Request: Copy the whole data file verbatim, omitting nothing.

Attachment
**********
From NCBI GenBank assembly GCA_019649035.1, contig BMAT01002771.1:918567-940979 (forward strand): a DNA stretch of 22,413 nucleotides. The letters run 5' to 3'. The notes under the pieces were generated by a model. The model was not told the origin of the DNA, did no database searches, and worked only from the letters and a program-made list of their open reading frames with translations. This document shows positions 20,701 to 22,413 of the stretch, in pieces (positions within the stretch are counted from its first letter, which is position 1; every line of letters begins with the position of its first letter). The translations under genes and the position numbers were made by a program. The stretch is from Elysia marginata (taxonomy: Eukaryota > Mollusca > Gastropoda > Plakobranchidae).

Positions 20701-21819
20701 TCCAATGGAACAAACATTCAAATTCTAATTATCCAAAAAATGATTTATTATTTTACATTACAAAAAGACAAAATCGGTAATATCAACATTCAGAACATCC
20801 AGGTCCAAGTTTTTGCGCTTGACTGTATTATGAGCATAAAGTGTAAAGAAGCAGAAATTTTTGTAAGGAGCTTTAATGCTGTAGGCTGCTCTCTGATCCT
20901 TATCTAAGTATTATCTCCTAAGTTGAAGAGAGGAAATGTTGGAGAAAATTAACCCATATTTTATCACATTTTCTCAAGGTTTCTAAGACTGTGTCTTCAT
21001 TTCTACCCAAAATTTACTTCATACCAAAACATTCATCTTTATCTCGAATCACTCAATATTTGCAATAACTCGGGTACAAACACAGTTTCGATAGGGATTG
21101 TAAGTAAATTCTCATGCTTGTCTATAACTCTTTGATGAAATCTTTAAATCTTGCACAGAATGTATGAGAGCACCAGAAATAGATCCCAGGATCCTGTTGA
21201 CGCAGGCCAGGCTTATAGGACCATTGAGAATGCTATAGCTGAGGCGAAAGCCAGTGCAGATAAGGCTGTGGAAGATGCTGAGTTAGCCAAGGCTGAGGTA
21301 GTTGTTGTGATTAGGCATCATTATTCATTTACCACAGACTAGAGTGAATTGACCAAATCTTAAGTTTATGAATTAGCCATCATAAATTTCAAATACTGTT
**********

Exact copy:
From NCBI GenBank assembly GCA_019649035.1, contig BMAT01002771.1:918567-940979 (forward strand): a DNA stretch of 22,413 nucleotides. The letters run 5' to 3'. The notes under the pieces were generated by a model. The model was not told the origin of the DNA, did no database searches, and worked only from the letters and a program-made list of their open reading frames with translations. This document shows positions 20,701 to 22,413 of the stretch, in pieces (positions within the stretch are counted from its first letter, which is position 1; every line of letters begins with the position of its first letter). The translations under genes and the position numbers were made by a program. The stretch is from Elysia marginata (taxonomy: Eukaryota > Mollusca > Gastropoda > Plakobranchidae).

Positions 20701-21819
20701 TCCAATGGAACAAACATTCAAATTCTAATTATCCAAAAAATGATTTATTATTTTACATTACAAAAAGACAAAATCGGTAATATCAACATTCAGAACATCC
20801 AGGTCCAAGTTTTTGCGCTTGACTGTATTATGAGCATAAAGTGTAAAGAAGCAGAAATTTTTGTAAGGAGCTTTAATGCTGTAGGCTGCTCTCTGATCCT
20901 TATCTAAGTATTATCTCCTAAGTTGAAGAGAGGAAATGTTGGAGAAAATTAACCCATATTTTATCACATTTTCTCAAGGTTTCTAAGACTGTGTCTTCAT
21001 TTCTACCCAAAATTTACTTCATACCAAAACATTCATCTTTATCTCGAATCACTCAATATTTGCAATAACTCGGGTACAAACACAGTTTCGATAGGGATTG
21101 TAAGTAAATTCTCATGCTTGTCTATAACTCTTTGATGAAATCTTTAAATCTTGCACAGAATGTATGAGAGCACCAGAAATAGATCCCAGGATCCTGTTGA
21201 CGCAGGCCAGGCTTATAGGACCATTGAGAATGCTATAGCTGAGGCGAAAGCCAGTGCAGATAAGGCTGTGGAAGATGCTGAGTTAGCCAAGGCTGAGGTA
21301 GTTGTTGTGATTAGGCATCATTATTCATTTACCACAGACTAGAGTGAATTGACCAAATCTTAAGTTTATGAATTAGCCATCATAAATTTCAAATACTGTT